Since biology is by and large a 3-dimensional phenomenon, it is hardly surprising that 3D imaging has had a significant impact on many challenges in the life sciences. Imaging mass spectrometry (MS) is a spatially resolved label-free analytical technique that recently maturated into a powerful tool for in situ localization of hundreds of molecular species. Serial 3D imaging MS reconstructs 3D molecular images from serial sections imaged with mass spectrometry. As such, it provides a novel 3D imaging modality inheriting the advantages of imaging MS. Serial 3D imaging MS has been steadily developing over the past decade, and many of the technical challenges have been met. Essential tools and protocols were developed, in particular to improve the reproducibility of sample preparation, speed up data acquisition, and enable computationally intensive analysis of the big data generated. As a result, experimental data is starting to emerge that takes advantage of the extra spatial dimension that 3D imaging MS offers. Most studies still focus on method development rather than on exploring specific biological problems. The future success of 3D imaging MS requires it to find its own niche alongside existing 3D imaging modalities through finding applications that benefit from 3D imaging and at the same time utilize the unique chemical sensitivity of imaging mass spectrometry. This perspective critically reviews the challenges encountered during the development of serial-sectioning 3D imaging MS and discusses the steps needed to tip it from being an academic curiosity into a tool of choice for answering biological and medical questions. PMID:25817912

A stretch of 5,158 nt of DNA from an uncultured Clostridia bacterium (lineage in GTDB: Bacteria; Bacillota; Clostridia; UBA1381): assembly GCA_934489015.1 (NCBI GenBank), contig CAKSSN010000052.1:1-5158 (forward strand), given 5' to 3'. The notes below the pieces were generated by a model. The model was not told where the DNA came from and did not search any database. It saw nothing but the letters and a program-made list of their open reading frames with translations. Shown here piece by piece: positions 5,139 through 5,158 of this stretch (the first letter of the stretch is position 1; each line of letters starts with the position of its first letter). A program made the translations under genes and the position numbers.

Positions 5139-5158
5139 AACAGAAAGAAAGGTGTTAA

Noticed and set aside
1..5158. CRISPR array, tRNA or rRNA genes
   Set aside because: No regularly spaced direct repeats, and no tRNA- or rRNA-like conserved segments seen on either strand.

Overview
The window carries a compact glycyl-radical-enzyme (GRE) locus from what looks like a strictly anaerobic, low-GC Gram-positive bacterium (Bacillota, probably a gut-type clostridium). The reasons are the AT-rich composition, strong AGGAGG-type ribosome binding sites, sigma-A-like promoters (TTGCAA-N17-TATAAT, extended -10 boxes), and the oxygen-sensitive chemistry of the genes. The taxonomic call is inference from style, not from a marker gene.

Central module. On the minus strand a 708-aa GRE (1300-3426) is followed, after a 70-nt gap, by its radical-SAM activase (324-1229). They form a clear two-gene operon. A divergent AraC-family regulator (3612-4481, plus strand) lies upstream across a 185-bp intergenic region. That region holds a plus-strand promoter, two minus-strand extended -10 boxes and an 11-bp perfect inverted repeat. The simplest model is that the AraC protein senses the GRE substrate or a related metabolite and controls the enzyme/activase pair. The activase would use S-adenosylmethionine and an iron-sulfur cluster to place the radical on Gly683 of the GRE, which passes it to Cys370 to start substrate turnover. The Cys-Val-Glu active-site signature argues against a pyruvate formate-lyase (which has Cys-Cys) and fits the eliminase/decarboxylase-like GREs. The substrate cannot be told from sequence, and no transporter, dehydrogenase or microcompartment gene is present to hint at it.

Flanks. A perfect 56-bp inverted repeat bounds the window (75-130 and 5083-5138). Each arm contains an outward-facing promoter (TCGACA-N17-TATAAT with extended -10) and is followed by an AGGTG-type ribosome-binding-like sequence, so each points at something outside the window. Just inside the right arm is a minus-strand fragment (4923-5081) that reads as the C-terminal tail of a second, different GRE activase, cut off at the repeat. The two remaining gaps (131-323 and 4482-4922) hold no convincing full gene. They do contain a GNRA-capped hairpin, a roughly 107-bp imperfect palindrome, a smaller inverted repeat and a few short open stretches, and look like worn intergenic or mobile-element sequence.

12. Super resolution for fundoscopy based on 3D image registration.

    PubMed

    Hernandez-Matas, Carlos; Zabulis, Xenophon

    2014-01-01

    An approach to the generation of super-resolution (SR) images from fundoscopy images is proposed that is based on the 3D registration of the original fundoscopy images. The proposed approach utilizes a simple 3D registration method to enable the application of conventional SR techniques which, otherwise, employ 2D image registration. Qualitative and quantitative comparative evaluation shows that the obtained results improve image definition and alleviate noise. PMID:25571445

  13. 3D Imaging with Structured Illumination for Advanced Security Applications

    SciTech Connect

    Birch, Gabriel Carisle; Dagel, Amber Lynn; Kast, Brian A.; Smith, Collin S.

    2015-09-01

    Three-dimensional (3D) information in a physical security system is a highly useful dis- criminator. The two-dimensional data from an imaging systems fails to provide target dis- tance and three-dimensional motion vector, which can be used to reduce nuisance alarm rates and increase system effectiveness. However, 3D imaging devices designed primarily for use in physical security systems are uncommon. This report discusses an architecture favorable to physical security systems; an inexpensive snapshot 3D imaging system utilizing a simple illumination system. The method of acquiring 3D data, tests to understand illumination de- sign, and software modifications possible to maximize information gathering capability are discussed.